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Managing a group across many miles

 
 
Linkat
 
Reply Tue 11 Aug, 2009 01:47 pm
A manage a small group that is about 1,500 miles from me " this is new to me. In the past, I’ve been rated pretty high in my management skills, promoting team work, positive work environment, etc. We have a new rate the boss sort of thing. I have two managers that directly report to me from this other location. One used to report to me here locally and he moved; the other is newer and I’ve only managed this person long distance.

So my results are mixed " one has rated me pretty well (one I’ve managed in person before) and the other pretty bad. I would assume that is due to me not managing well across sites/via phone and email rather than in person. This individual that rated me low, also did not get a gleaming review " it wasn’t bad; but this person has had some issues managing their time, meeting deadlines and quality work " so it could also be a combination.

Yes this bothers me, as I take my managing very seriously and strive to do my best. You out in a2k land are not personally involved. What are your thoughts? Is it the distance? How do you reach out appropriately via phone, email, etc. Any thoughts or experience with this?
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Type: Discussion • Score: 4 • Views: 1,105 • Replies: 18
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Robert Gentel
 
  2  
Reply Tue 11 Aug, 2009 01:52 pm
@Linkat,
One of my best friends in Costa Rica is a programmer who used to hate me while I managed him from San Diego. Once I moved down here and managed him directly we became good friends.

Distance makes management very difficult.
DrewDad
 
  1  
Reply Tue 11 Aug, 2009 01:53 pm
@Linkat,
Since this one person is the outlier, and got a bad review him-/herself, I'd suggest it's a bad apple.

That's with just the info you've provided here.
Linkat
 
  1  
Reply Tue 11 Aug, 2009 01:57 pm
@DrewDad,
I should have clarified - it wasn't a bad review - just not stellar - it was what you would rate as satisfactory - doing your job; just not doing more. And I've recently had conversations about quality of work, meeting deadlines, etc. We all have a much larger workload (like many companies we have had lots of cutbacks and expectations on workload and performance are high). This person has been having a tough time managing her time.
DrewDad
 
  1  
Reply Tue 11 Aug, 2009 01:59 pm
@Linkat,
Oh. Well then, that's different.
0 Replies
 
Linkat
 
  1  
Reply Tue 11 Aug, 2009 02:00 pm
@Robert Gentel,
I don't care in a sense if you don't like me - just respect me and my work. And never got the impression before that she was having difficulty with me and my management - just the workload itself so it was a bit of a surprise - I did not expect off the top marks because of the work environment itself, but I honestly didn't think her ratings were fair. Maybe some of the comments themself and there wasn't anything really noted in the comments to support the low ratings.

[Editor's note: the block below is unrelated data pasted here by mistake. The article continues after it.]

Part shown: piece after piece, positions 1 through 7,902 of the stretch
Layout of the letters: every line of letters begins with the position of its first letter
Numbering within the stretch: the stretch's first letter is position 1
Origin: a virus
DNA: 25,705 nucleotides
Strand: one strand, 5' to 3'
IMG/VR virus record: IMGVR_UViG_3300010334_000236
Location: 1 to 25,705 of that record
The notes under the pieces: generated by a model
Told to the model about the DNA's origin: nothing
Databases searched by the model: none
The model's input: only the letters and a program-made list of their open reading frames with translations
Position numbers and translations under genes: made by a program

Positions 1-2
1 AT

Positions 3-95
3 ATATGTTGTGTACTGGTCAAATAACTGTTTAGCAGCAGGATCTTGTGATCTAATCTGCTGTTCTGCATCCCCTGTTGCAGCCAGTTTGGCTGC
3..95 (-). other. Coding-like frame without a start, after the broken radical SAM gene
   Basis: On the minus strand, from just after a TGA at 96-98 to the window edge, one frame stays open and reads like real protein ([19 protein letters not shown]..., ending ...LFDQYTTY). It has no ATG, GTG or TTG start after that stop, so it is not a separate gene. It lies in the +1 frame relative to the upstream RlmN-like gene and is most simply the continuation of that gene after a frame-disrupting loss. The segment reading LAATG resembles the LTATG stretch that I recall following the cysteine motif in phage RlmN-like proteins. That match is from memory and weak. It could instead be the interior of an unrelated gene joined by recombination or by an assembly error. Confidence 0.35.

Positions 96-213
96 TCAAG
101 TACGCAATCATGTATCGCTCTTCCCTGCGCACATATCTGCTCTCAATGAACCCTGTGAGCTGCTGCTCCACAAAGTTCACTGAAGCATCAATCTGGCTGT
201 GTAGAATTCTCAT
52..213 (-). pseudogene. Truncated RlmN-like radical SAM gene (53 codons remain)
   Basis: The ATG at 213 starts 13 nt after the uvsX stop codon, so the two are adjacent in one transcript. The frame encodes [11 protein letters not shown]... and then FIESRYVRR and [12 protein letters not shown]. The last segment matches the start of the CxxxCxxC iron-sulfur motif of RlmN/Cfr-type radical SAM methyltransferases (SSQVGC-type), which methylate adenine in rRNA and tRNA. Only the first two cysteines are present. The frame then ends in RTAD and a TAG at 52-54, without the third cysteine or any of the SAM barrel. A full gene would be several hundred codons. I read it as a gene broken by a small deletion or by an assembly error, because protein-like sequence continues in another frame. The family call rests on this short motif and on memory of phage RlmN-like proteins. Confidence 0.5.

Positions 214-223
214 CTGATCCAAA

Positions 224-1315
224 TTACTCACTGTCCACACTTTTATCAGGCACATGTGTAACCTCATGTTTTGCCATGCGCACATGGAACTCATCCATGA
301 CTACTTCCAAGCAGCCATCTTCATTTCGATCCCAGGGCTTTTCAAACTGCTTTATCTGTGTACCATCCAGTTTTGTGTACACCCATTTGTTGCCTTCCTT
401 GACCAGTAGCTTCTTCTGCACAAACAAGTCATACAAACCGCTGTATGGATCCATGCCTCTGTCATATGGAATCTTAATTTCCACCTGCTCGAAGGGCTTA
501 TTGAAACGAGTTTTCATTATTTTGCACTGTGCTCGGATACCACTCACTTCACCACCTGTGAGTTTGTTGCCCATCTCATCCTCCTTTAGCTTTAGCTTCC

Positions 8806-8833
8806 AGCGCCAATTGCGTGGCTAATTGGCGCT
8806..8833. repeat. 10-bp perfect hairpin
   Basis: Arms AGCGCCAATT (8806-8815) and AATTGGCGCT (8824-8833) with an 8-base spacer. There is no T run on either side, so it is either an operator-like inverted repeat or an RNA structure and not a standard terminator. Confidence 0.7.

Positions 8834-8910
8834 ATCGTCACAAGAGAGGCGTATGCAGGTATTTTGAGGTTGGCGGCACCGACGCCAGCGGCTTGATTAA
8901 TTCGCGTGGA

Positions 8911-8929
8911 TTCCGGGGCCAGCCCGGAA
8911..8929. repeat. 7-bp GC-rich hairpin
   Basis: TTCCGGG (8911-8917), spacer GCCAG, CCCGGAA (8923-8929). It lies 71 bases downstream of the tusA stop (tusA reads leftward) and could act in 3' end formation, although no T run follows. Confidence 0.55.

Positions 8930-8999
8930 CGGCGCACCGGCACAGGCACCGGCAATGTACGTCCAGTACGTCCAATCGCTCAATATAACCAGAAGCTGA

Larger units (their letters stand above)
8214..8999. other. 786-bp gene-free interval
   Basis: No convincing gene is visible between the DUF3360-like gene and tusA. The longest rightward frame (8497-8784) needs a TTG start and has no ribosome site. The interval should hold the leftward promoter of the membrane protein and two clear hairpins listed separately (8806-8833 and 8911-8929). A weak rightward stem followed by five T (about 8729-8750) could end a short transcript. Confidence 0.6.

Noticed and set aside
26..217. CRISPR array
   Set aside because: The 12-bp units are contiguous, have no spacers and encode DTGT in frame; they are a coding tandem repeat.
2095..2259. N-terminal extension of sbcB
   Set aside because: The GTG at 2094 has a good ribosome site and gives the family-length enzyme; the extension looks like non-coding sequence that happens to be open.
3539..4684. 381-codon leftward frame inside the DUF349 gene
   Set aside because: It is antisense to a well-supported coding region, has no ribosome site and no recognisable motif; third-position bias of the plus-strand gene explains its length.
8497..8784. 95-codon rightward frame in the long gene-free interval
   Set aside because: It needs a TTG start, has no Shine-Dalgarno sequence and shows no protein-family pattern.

I also found it odd that questions geared toward does your manager do ABC were all yes (except one), but yet when rating how you did things they were low.
Linkat
 
  1  
Reply Tue 11 Aug, 2009 02:01 pm
Oh and the ratings and comments are anomious (sp?) - but since I only have 2 reports, it is easy with what is written to determine who is who.
Robert Gentel
 
  1  
Reply Tue 11 Aug, 2009 03:28 pm
@Linkat,
Linkat wrote:
I don't care in a sense if you don't like me - just respect me and my work.


My point was that there was a lot getting lost in translation. Saying the same things in person made me likable to him but over the phone or by email it wasn't the same.

What I took away from it was that remote management required being much more careful to make sure that it is working out for both of us.

Quote:
And never got the impression before that she was having difficulty with me and my management


I had no idea either till he told me.
Robert Gentel
 
  1  
Reply Tue 11 Aug, 2009 03:31 pm
@Linkat,
Those anonymous 360 reviews are so often fatally flawed. I got my company to stop doing them when I demonstrated to the HR department that I knew who wrote every one of the ones I was involved in, and there were around 20.
Linkat
 
  1  
Reply Tue 11 Aug, 2009 03:50 pm
@Robert Gentel,
It is odd and it is most likely the remote crap - but I am always considered approachable. I would take ok some one calling me a bitch or something - but to say I wasn't approachable seems odd to me. I mean it isn't unusual for a total stranger to come up to me and talk about personal things. I've had a woman tell me about her daughter and her fight for cancer - just while in a starbucks. Usually if some one has a problem with me, they tell me.
0 Replies
 
Linkat
 
  1  
Reply Tue 11 Aug, 2009 03:53 pm
@Robert Gentel,
I was actually on the committee (not by choice) to promote this to our department - there had to be a couple of saps. And of course I made it clear that it is anonymous, but as we all know there are many managers that have one or two reports so of course it isn't completely anonymous. Maybe I am too straight forward.

Any way this rating thing isn't supposed to be used any where but for the particular manager receiving it to make improvements on their management skills. I will use it this and will make changes that hopefully will be seen even remotely.
0 Replies
 
georgeob1
 
  2  
Reply Tue 11 Aug, 2009 04:02 pm
I agree that the 360 degree reviews have lots of built-in bad side effects. I haven't ever seen then used successfully, and question the management that imposes them.

Physical remoteness does add a great deal of difficulty & complication to professional relationship ( as Robert has noted). In this case you may be facing the interaction of TWO somewhat adverse complications, the 360 degree reviews AND the physical remoteness - and they interact. Hard to know for sure what is causing the problems you encounter.